updated 05:25 pm EST, Mon January 5, 2009
AT&T degrades 2G quality
In its attempts to quickly build up its 3G voice and data network, AT&T is knowingly reducing the signal strength of its existing 2G network used by the first-generation iPhone, Motorola's BlackBerry and RAZR and other handsets, according to a Friday Open for Business report. AT&T is said to have shifted some of its transmitters from the 850MHz 2G band to the 1,900MHz band in certain areas. AT&T subscribers and owners of 2G cellphones are finding weaker signal reception in areas that previously had strong reception, with the only fix available while remaining with AT&T being to upgrade their hardware to 3G devices.
AT&T continues to sell handsets equipped with 2G radios exclusively, with about half of all its devices relying on the older network. The signal issues have become apparent over the course of the last few months, and when the issues have been brought up to AT&T representatives, a one-time credit of $200 is offered if the user agrees to upgrade to a new handset.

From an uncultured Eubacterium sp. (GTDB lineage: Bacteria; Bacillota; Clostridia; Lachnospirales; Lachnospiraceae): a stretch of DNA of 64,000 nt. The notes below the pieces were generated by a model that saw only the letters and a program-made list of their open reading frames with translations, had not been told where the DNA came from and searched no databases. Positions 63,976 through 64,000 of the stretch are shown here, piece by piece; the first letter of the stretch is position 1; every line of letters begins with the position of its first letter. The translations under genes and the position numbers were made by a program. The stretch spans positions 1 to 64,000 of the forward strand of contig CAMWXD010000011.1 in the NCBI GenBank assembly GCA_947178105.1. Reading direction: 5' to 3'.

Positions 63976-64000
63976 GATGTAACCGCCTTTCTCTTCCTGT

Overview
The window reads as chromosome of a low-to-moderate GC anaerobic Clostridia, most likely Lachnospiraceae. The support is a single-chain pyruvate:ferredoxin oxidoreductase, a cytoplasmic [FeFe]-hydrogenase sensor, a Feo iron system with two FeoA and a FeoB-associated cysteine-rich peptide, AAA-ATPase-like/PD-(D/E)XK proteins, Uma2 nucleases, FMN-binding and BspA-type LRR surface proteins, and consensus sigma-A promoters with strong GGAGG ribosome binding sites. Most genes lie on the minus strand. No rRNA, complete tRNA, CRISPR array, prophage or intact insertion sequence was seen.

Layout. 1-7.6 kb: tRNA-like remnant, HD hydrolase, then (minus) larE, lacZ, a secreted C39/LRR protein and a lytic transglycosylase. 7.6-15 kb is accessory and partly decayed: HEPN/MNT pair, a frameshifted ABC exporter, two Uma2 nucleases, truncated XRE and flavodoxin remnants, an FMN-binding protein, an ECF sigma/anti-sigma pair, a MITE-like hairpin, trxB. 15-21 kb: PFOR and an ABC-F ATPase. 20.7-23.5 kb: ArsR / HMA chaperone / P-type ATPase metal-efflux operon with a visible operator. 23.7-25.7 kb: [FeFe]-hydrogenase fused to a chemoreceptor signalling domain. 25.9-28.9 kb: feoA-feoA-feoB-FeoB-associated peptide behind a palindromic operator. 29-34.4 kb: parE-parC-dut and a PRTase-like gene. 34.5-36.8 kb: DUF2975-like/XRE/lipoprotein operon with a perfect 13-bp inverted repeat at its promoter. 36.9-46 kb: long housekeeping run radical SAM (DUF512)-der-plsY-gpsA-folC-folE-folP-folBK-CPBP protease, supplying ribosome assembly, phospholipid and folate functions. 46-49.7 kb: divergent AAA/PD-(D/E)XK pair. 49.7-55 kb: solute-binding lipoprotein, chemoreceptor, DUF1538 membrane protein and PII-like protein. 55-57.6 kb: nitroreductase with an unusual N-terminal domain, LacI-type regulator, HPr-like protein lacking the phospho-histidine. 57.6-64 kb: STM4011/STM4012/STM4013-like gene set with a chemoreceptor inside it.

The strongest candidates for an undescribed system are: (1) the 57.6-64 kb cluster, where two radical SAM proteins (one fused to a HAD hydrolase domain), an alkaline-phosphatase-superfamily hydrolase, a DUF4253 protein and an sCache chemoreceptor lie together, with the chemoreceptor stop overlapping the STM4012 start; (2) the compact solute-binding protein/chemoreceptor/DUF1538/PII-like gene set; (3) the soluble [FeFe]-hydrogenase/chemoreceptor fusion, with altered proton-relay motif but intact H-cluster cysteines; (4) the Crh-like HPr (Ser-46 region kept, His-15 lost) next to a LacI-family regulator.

The provider, along with Apple, has been named in a class-action lawsuit late last year over performance claims for the iPhone 3G on the high-speed data network due to the sheer number of devices saturating the market. For this reason, AT&T has been aggressively upgrading its 3G infrastructure.